What are guides? 3

iNaturalist taxa guides are interactive online pictorial guides to assist in species identification. They can also be printed in various forms and enabled as offline guides available on mobile devices even when out of range of an internet connection.

Guides have a front page with images of each species, and taxon pages describing each species.

Using guides 3

The guides may have' tags' describing attributes of each species, eg colour, size, shape (generally macro features that help distinguish between them). On the front page of each guide you can select the attributes you observe and see the species that match. You can select additional attributes by clicking on the green "+" sign next to a tag to narrow down the list even more. :

Selecting multiple tags

Clicking on any species entry in the guide takes you to a dedicated page for that species :

Example guide page

There can be groups of attribute tags displayed in categories. For example in the Chitons guide there are "Depth" and "Places" categories. So you can, for instance, find species that live in the inter-tidal zone in Cook Strait. But note there are limitations here in that it only shows the species matching ALL the selected tags, so that for instance if you select "Cook Strait and "Kapiti Island" it will only show species that live in both regions (an AND operation, not an OR operations). So that you can't display a selection of inter-tidal chitons that live in either Kapiti OR Cook Strait.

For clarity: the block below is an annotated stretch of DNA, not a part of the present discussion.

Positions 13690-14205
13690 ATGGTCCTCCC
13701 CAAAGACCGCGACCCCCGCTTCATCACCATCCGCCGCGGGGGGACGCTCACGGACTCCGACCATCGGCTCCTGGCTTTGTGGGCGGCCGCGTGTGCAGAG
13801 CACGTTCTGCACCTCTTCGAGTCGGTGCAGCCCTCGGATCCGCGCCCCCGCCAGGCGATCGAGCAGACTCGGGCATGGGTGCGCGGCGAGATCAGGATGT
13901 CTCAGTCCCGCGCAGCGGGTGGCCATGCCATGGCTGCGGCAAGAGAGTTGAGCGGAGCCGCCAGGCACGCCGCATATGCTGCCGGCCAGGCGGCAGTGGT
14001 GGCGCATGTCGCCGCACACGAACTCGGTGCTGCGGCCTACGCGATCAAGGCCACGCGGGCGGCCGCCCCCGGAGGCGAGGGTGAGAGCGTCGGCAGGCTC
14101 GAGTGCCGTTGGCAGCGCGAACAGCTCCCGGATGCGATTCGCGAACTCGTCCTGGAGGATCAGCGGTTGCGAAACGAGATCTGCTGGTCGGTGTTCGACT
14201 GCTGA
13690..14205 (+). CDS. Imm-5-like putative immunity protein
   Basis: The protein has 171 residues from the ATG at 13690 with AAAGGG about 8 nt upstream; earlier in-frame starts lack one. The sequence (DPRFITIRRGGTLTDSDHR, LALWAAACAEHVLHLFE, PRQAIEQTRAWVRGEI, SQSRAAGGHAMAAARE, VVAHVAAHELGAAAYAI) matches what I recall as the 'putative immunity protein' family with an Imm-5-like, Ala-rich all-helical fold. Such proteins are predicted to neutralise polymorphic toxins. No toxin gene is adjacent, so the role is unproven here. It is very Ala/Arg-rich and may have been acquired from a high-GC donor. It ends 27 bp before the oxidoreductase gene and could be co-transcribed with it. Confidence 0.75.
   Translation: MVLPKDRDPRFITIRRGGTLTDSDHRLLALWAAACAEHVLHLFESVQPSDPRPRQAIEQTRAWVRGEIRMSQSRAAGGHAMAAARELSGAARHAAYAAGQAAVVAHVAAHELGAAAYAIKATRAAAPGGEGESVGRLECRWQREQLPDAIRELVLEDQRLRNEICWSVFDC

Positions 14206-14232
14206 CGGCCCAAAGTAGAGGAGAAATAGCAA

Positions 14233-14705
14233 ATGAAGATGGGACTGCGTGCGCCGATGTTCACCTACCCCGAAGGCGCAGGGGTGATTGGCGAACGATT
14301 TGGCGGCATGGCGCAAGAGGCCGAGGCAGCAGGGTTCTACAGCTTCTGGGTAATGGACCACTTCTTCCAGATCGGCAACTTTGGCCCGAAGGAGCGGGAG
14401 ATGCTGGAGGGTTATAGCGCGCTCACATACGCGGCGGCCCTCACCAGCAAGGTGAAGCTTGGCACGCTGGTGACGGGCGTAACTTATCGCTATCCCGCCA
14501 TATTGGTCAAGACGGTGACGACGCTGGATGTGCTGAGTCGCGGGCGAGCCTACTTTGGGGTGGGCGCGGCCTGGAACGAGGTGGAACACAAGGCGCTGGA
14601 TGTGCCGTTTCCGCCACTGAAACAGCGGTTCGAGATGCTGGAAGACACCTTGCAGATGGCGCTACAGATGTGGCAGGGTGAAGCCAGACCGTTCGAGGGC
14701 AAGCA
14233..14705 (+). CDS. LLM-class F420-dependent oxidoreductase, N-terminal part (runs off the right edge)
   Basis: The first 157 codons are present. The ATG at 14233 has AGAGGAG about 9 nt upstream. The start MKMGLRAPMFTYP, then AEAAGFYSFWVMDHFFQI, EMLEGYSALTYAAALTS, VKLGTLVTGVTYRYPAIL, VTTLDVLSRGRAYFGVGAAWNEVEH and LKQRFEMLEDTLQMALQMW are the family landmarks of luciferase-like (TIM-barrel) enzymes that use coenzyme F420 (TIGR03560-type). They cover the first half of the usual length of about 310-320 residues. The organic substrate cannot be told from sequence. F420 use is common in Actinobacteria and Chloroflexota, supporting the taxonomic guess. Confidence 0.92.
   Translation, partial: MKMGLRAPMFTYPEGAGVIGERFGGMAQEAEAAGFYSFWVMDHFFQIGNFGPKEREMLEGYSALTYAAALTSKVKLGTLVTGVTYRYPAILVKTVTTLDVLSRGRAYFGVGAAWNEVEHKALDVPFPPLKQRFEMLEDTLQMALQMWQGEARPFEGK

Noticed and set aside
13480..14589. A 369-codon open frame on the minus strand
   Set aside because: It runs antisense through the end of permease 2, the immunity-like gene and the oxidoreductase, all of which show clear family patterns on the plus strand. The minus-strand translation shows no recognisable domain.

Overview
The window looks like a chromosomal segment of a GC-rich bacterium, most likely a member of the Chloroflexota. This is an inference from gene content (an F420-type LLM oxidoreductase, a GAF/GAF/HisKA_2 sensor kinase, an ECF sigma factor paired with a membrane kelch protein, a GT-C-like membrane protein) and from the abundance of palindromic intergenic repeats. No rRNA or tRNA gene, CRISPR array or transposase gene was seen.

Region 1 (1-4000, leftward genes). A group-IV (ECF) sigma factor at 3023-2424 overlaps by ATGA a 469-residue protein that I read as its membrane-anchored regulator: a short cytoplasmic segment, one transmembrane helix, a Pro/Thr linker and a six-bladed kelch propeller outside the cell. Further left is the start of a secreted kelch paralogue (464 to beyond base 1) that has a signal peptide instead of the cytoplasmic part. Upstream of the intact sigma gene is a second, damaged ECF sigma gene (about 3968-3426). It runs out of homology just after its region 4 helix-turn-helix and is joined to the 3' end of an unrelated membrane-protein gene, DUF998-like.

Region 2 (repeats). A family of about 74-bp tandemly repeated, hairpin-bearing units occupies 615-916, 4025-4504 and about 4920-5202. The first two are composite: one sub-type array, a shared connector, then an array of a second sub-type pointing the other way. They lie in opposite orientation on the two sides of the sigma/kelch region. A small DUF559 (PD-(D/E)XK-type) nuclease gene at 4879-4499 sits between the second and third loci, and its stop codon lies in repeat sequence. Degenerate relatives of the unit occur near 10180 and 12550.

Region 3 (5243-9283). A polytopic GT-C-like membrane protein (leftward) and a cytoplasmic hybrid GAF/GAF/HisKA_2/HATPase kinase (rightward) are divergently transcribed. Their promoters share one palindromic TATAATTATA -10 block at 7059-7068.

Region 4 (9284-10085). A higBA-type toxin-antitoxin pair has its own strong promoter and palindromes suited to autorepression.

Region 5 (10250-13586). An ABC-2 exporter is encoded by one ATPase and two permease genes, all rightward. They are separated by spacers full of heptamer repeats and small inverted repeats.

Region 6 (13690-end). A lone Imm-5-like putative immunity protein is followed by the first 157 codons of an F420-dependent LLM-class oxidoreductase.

Tags with sub categories

iNat automatically adds a tag category for higher order taxa, so that might help if you know to which higher level taxon the species belongs.

Creating guides 3

Creating a new guide is easy, but it is worth doing a search to ensure you are not re-inventing the wheel, before you start.

The new guide page asks for a Title and Description. The description can be quite long, but note that in the guide the description section is collapsed down to a few lines, and the rest usually won't be seen by (or obvious to) new users.

You can then provide an Icon, and Licensing information and specify the location that the guide covers. If you want the guide to show up on the guide page for (rather than only under, you will need to specify "New Zealand (country)" or some place within, as the location.